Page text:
Thursday, May 15, 2014

Dr. Steve's New Dinosaurs of 2014

Acrocanthosaurus and Ceratosaurus are the newest dinosaurs at Animal Adventures Inc. Keep reading to learn more about them.
The geneticist is at it again! Dr. Steve Stevenson, head of Animal Adventures Institute (AAI), his “second-in-command” Oliver Oviraptor and his other assistants have once again recreated new species of dinosaurs for Animal Adventures Inc. In this article, I wrote about how the institute's paleontological team headed by Dr. Samuel “Sammy” Adamson had retrieved several fossils of extinct dinosaurs from various locales around the world and brought them back to the institute. Most of the specimens didn't yield dinosaur DNA for cloning, so they were sent to various museums. Two dinosaur specimens however did yield DNA and over the past several months, Dr. Steve and the others were able to successfully clone, hatch and rear two species of dinosaurs!

When I heard the news . . . you guessed it, my trusty, junior photographer, Daniel P. Smithwater and I went to AAI. to have a chat with the scientist about his latest “creations”. When asked about them, he was quoted for saying, “Well, I don't normally like to use the word 'creations' to refer to the creatures I've bio-engineered from extinction. That's because technically, I didn't create them. God did that 6,000 years ago. He created dinosaurs and everything else in the universe (along with the universe itself) out of nothing but nothing. All I'm doing is using genetic information that's already been created to recreate a creature that's been extinct for at least hundreds of years.”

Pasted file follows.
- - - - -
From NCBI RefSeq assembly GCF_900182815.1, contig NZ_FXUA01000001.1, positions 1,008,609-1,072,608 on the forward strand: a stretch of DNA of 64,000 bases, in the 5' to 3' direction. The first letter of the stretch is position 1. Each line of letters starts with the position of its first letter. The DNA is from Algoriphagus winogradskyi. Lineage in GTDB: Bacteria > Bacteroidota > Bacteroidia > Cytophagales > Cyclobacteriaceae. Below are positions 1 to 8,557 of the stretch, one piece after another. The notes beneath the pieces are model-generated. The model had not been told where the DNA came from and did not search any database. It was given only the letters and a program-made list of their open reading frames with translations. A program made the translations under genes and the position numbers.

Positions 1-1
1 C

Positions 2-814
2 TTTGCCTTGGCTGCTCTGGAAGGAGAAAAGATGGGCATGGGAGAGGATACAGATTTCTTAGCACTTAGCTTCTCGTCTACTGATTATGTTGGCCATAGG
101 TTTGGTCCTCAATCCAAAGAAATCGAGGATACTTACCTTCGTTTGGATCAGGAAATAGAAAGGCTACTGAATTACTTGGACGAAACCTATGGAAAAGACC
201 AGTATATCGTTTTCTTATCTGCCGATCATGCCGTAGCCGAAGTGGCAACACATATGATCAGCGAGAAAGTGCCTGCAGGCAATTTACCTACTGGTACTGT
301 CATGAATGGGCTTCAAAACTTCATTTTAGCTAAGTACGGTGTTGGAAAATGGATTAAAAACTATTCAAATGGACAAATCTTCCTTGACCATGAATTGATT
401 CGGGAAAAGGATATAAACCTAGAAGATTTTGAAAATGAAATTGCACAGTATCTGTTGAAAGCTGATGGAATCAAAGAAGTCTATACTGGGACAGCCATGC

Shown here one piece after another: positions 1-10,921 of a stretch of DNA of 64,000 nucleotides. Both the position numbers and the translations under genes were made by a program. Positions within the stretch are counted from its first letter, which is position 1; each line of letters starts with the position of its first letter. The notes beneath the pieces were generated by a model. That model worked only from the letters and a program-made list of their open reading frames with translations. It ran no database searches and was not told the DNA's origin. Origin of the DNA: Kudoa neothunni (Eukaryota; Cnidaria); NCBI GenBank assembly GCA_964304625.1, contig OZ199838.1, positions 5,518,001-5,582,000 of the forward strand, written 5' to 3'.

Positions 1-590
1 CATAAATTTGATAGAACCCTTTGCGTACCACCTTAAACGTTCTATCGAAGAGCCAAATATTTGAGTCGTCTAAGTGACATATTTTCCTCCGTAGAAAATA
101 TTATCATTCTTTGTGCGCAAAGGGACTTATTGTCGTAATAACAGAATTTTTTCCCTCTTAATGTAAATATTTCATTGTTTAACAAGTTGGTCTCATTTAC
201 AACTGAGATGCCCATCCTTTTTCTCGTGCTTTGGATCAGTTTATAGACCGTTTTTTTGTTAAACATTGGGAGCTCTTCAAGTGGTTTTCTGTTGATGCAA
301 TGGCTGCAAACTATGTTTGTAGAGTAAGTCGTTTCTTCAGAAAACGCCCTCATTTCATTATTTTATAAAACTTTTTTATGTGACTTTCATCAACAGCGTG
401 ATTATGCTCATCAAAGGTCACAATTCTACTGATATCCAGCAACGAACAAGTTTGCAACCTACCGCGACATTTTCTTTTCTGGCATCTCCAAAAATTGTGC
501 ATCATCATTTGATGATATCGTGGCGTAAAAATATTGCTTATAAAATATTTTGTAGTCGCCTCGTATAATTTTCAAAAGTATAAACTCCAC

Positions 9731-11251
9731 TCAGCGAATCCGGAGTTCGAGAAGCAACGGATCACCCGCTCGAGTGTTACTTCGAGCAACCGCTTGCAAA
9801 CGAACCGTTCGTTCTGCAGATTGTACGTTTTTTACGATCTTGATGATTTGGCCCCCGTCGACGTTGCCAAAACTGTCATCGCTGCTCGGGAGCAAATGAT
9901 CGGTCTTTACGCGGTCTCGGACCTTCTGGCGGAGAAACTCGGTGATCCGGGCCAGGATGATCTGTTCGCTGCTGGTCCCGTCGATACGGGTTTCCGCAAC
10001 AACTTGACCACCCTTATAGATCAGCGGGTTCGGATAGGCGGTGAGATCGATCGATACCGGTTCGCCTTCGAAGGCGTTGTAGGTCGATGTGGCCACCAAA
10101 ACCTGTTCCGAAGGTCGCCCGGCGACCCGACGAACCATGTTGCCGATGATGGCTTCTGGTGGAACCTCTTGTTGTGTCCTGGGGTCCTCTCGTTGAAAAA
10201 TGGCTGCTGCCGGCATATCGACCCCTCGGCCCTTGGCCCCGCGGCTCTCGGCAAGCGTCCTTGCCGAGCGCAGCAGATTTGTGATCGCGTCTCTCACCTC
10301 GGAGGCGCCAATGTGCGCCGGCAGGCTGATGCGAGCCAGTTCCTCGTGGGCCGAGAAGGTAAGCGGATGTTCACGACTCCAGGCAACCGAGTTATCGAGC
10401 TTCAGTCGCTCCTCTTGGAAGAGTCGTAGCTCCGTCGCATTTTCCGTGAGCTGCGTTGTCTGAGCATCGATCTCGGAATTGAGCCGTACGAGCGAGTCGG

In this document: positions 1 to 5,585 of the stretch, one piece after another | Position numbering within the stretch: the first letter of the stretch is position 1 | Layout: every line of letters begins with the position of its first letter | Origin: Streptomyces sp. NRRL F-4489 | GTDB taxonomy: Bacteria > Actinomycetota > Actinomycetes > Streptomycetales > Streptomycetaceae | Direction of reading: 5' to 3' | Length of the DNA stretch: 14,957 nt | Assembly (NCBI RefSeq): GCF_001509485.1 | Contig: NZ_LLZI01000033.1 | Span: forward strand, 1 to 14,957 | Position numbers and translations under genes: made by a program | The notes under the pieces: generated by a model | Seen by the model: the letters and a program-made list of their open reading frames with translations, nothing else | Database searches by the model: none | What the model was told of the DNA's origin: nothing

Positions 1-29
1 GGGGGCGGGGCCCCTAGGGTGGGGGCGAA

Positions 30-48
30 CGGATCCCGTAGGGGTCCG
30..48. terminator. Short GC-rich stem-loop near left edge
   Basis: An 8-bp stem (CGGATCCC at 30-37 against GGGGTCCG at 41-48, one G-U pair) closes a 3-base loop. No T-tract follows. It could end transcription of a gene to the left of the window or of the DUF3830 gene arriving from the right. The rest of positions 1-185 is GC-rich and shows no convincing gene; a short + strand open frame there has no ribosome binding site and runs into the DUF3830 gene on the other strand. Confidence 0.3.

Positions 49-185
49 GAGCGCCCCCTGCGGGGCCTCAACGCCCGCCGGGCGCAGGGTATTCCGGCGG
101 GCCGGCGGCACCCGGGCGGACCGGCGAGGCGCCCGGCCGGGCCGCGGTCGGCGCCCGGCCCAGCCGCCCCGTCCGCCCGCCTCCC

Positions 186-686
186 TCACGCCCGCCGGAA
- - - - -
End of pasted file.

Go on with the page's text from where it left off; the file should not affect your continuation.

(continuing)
Dr. Steve's new creatures are two species of theropod dinosaurs called Acrocanthosaurus atokensis and Ceratosaurus nasicornis. Theropods were the group of dinosaurs that contained two-legged and carnivorous dinosaurs (though some theropods were herbivores or omnivorous). “We were really excited about recreating these two dinosaur species,” Dr. Steve says. “The last new large carnivorous dinosaur we cloned was Carnotaurus. Since that time, we've only cloned herbivores, and small carnivores.”

After hearing this news, I asked Dr. Steve to give me a little information on the two dinosaurs. He started with Ceratosaurus. He said, “Ceratosaurus is a pretty cool dinosaur. It's a relatively small carnivore with a large three-crested head, two relatively short arms, strong back legs and a long tail. It grows about 20 feet in length and weighs approximately a ton.” He went on to explain where the animal lived and what its environment was like. “This theropod lived in what is now the southwestern United States; we find their fossils in places like Utah, Colorado and Wyoming, where the climate used to be much wetter and was probably covered in floodplains, gallery forests, fern prairies and open woodlands. Other Ceratosaurus fossils have been found in Tanzania and Portugal. This dinosaur lived in an environment full of giants. Along with small ornithopods, you'd also find creatures like stegosaurs, ankylosaurs and medium-sized iguanodonts. You also would have seen the amazing sauropods, or long-necked dinosaurs like Apatosaurus, Brachiosaurus, Dinheirosaurus and Diplodocus depending on which continent we're talking about.” I asked Dr. Steve what Ceratosaurus hunted in the wild. “Ceratosaurus was a relatively small dinosaur, as dinosaurs go,” the scientist said, a”nd would have hunted anything from a small ornithopod like Othneilosaurus, to a stegosaur like Stegosaurus.” However, Ceratosaurus, Dr. Steve said, wasn't the largest killer on the block – it faced competition from larger dinosaurs such as Allosaurus and Torvosaurus.